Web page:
[Footnote: Prize essay written for the International Forestry Exhibition, Edinburgh.]

By JOHN R. JACKSON. A.L.S., Curator of the Museums, Royal Gardens, Ken.

The importance of the discovery of a hard, compact, and even grained wood, having all the characteristics of boxwood, and for which it would form an efficient substitute, cannot be overestimated; and if such a discovery should be one of the results of the present Forestry Exhibition, one of its aims will have been fulfilled.

For several years past the gradual diminution in the supplies of boxwood, and the deterioration in its quality, have occupied the attention of hardwood merchants, of engravers, and of scientific men.

Of merchants, because of the difficulties in obtaining supplies to meet the ever increasing demand; of engravers, because of the higher prices asked for the wood, and the difficulty of securing wood of good size and firm texture, so that the artistic excellence of the engraving might be maintained; and of the man of science, who was specially interested in the preservation of the indigenous boxwood forests, and in the utilization of other woods, natives, it might be, of far distant countries, whose adaptation would open not only a new source of revenue, but would also be the means of relieving the strain upon existing boxwood forests.

While by far the most important use of boxwood is for engraving purposes, it must be borne in mind that the wood is also applied to numerous other uses, such, for instance, as weaving shuttles, for mathematical instruments, turnery purposes, carving, and for various ornamental articles, as well as for inlaying in cabinet work. The question, therefore, of finding suitable substitutes for boxwood divides itself into two branches, first, directly for engraving purposes, and, secondly, to supply its place for the other uses to which it is now put. This, to a certain extent, might set free some of the boxwood so used, and leave it available for the higher purposes of art. At the same time, it must not be forgotten that much of the wood used for general purposes is unsuited for engraving, and can only therefore be used by the turner or cabinet maker. Nevertheless, the application of woods other than box for purposes for which that wood is now used would tend to lessen the demand for box, and thus might have an effect in lowering the price.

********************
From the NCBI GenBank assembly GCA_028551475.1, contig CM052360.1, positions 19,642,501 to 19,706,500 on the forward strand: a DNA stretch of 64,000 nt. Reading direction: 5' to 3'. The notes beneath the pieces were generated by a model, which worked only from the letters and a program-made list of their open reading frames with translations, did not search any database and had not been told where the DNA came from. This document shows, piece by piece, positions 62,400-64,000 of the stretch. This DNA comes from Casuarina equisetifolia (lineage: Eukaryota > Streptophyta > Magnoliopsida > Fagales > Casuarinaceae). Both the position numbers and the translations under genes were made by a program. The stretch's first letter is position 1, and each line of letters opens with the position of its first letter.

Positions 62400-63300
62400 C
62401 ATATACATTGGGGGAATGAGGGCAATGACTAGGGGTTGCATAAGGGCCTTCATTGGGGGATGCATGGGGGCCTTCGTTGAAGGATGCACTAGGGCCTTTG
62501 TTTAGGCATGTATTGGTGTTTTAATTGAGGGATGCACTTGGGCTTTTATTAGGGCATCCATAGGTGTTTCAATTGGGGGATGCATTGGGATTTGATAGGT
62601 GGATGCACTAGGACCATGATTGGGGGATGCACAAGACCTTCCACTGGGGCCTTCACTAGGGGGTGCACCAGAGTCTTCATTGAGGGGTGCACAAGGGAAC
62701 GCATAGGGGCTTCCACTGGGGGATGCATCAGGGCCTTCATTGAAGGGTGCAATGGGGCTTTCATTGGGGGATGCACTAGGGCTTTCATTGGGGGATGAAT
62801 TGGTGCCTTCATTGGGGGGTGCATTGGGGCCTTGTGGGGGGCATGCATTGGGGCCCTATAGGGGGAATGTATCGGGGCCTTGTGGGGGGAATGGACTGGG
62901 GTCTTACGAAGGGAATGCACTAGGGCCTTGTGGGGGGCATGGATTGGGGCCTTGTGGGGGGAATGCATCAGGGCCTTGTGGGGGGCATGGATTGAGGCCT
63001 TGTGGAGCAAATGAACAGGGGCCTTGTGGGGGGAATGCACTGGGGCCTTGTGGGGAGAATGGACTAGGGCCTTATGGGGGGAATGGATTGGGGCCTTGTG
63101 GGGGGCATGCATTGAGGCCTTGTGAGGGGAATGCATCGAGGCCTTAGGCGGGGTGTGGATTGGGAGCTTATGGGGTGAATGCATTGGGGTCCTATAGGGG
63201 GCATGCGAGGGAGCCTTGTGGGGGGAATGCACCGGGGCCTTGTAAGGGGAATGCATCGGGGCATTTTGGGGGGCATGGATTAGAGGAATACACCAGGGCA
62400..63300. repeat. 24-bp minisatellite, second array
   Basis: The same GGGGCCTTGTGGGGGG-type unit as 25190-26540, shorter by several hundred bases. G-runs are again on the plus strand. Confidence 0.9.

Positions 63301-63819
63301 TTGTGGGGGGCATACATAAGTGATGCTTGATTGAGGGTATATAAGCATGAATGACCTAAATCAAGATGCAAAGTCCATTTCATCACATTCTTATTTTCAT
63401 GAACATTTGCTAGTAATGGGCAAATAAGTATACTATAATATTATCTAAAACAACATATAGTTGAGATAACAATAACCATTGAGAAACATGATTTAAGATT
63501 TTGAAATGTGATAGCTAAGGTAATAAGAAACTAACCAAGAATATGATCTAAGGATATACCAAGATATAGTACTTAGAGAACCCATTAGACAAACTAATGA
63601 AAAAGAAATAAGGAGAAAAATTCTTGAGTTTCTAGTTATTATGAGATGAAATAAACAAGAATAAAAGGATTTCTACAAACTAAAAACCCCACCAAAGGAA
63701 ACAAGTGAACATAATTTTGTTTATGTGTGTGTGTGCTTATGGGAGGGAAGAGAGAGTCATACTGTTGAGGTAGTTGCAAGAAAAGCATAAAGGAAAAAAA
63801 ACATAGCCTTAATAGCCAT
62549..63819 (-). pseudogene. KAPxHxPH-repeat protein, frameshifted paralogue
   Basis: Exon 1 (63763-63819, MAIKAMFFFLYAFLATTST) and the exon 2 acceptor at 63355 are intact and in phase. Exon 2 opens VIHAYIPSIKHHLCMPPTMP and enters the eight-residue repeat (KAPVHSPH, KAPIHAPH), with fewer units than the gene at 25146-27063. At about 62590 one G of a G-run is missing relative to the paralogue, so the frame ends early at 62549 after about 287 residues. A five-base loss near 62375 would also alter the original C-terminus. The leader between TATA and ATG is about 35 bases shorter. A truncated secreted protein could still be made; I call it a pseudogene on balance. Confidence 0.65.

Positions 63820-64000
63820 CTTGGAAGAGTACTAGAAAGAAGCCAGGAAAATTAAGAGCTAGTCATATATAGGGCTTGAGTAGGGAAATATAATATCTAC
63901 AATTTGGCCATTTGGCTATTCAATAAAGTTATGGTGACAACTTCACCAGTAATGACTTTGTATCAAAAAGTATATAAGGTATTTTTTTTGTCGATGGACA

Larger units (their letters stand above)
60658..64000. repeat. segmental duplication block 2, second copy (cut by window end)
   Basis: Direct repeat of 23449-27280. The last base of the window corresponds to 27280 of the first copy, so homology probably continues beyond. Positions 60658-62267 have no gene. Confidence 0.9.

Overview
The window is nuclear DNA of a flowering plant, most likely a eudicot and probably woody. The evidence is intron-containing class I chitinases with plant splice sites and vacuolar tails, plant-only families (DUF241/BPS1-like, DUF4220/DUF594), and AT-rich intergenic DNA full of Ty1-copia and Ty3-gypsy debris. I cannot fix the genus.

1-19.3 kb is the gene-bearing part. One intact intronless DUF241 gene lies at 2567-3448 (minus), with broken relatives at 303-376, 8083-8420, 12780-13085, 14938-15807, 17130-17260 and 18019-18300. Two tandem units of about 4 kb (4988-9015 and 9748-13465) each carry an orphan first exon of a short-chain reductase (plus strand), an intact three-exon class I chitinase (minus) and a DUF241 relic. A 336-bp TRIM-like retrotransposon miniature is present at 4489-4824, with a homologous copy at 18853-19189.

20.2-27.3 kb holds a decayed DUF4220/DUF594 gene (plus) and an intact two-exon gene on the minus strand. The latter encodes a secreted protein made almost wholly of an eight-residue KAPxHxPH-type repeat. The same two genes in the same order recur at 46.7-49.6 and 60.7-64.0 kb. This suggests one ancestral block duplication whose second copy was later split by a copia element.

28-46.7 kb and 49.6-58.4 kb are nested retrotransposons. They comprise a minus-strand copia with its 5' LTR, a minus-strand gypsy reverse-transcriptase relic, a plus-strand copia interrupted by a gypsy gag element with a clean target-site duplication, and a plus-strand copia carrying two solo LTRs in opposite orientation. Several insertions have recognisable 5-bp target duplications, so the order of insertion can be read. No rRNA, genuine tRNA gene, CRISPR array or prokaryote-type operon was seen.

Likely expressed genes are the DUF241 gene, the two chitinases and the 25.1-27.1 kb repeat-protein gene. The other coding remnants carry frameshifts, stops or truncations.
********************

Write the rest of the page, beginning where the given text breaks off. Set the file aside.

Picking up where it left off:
So far back as 1875 a real uneasiness began to be felt as to the future supplies of box. In the Gardeners' Chronicle for September 25, of that year, page 398, it is said that the boxwood forests of Mingrelia in the Caucasian range were almost exhausted. Old forests, long abandoned, were even then explored in search of trees that might have escaped the notice of former proprietors, and wood that was rejected by them was, in 1875, eagerly purchased at high prices for England. The export of wood was at that time prohibited from Abhasia and all the government forests in the Caucasus. A report, dated at about the same period from Trebizond, points out that the Porte had prohibited the cutting of boxwood in the crown forests. (Gardeners' Chronicle, Aug. 19, 1876, p. 239.) Later on, the British Consul at Tiflis says: "Bona fide Caucasian boxwood may be said to be commercially non-existent, almost every marketable tree having been exported." (Gardeners' Chronicle, Dec. 6, 1879, p. 726.)